What Partisanship Reveals About Congress in 2017

This year marked the 20th anniversary of the Partisan Voter Index (PVI). PVI is a measurement of how partisan a district or state is. It is calculated using results of the last two presidential elections. For example, a district with the score of D+5 means that in the 2012 and 2016 presidential elections, that district performed an average of five points more Democratic than the nation did as a whole.

With 2017 coming to a close, our friends at Quorum analyzed what the PVI of a district can reveal about how often a member of Congress works across the aisle. One of their key findings is that members in less partisan districts vote against their party at a higher rate than a member in more partisan districts.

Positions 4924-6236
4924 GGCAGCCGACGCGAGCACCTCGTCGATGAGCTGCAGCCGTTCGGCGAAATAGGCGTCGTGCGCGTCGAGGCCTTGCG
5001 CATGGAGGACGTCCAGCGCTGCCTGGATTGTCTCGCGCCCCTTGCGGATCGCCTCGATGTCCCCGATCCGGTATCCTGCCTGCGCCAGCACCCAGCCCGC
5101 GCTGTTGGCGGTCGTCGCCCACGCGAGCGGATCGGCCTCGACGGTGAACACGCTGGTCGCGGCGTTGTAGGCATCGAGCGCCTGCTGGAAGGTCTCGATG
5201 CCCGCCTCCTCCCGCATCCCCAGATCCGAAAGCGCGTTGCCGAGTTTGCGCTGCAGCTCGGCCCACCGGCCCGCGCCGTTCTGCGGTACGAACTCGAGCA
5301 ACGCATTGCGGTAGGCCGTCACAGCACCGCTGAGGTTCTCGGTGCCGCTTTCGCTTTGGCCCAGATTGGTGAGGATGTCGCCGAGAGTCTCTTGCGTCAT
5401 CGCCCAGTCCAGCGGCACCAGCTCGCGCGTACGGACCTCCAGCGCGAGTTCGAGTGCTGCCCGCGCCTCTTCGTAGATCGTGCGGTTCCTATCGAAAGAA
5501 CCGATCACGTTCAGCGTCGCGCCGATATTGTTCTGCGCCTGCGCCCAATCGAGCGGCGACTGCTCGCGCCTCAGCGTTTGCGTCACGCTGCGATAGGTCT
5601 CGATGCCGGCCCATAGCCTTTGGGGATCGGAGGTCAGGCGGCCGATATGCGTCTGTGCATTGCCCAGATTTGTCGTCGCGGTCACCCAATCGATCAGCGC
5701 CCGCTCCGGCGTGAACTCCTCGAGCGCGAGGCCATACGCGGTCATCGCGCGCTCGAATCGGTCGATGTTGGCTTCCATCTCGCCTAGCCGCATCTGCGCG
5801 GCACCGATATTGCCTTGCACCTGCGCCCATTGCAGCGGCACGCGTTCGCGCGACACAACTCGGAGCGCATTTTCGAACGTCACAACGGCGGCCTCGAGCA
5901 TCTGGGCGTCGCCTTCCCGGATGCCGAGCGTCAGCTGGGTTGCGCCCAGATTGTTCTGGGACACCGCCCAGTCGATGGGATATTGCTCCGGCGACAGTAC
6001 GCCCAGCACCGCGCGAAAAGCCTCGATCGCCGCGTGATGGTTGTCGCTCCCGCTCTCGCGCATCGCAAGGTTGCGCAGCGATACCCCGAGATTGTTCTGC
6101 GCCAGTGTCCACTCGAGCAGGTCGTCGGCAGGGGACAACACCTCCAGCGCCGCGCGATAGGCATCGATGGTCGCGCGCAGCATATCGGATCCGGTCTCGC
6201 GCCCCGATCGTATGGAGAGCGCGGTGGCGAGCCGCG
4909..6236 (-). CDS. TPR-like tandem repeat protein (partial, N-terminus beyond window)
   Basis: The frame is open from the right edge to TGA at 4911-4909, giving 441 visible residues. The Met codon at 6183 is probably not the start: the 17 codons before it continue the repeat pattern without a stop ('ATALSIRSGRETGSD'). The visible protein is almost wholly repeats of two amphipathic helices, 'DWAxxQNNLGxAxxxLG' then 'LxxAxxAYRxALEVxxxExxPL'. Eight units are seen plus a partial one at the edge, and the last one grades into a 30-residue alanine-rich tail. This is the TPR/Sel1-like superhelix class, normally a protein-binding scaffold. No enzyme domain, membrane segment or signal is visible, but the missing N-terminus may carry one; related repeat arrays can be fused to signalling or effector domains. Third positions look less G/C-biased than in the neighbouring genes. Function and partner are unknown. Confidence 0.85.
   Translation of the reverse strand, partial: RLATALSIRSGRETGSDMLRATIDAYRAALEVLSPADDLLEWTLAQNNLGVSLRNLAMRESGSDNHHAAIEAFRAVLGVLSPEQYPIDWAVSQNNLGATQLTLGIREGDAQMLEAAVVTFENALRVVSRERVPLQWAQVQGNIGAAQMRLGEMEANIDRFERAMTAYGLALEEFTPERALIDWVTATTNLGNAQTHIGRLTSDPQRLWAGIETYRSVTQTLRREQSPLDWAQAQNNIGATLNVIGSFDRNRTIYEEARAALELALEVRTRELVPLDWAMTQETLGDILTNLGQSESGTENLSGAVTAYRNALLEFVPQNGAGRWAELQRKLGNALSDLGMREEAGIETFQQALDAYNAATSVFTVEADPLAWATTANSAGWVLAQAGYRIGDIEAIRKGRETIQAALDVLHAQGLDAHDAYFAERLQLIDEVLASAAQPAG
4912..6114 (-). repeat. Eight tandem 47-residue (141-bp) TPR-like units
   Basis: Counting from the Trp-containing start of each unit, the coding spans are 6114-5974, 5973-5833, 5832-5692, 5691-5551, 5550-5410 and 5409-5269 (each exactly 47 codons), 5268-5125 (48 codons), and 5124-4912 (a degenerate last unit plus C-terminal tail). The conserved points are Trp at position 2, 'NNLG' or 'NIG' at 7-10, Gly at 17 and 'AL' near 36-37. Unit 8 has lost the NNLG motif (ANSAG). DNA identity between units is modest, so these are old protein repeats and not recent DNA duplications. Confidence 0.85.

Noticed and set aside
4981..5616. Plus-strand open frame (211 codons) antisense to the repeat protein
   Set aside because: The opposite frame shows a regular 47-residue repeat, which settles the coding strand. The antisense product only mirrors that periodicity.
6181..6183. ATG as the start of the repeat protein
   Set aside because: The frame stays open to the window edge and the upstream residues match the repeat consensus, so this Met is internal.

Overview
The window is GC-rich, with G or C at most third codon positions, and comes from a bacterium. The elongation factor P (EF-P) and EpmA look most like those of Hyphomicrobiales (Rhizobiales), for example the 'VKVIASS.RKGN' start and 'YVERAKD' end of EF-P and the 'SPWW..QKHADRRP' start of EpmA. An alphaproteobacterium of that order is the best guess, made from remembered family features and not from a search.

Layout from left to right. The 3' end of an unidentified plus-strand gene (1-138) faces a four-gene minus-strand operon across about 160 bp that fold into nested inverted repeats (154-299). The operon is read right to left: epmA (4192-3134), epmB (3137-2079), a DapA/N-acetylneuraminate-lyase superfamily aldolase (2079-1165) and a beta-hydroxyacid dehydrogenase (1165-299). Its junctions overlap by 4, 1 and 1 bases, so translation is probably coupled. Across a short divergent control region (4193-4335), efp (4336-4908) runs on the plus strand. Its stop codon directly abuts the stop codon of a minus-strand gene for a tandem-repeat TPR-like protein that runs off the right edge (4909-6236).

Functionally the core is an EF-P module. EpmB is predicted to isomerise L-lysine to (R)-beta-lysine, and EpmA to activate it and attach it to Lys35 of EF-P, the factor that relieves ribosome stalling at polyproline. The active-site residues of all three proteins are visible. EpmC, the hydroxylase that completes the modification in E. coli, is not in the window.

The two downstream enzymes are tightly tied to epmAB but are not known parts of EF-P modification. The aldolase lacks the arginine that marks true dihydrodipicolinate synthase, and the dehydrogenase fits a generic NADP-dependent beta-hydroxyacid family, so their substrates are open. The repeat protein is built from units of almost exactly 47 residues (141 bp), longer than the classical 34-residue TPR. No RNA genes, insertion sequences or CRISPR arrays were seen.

Mountain View

Quorum found that members in swing districts (D+5 to R+5) vote against their party an average of 7.5% of the time.

Here's a list of the top ten Republicans and Democrats who vote against their parties most often. Many are in some of the least partisan and/or most competitive districts in the country.

Top 10 Democrats

Top 10 Republicans

Check out the full report to see how this pattern carries over to the Senate and bill sponsorship.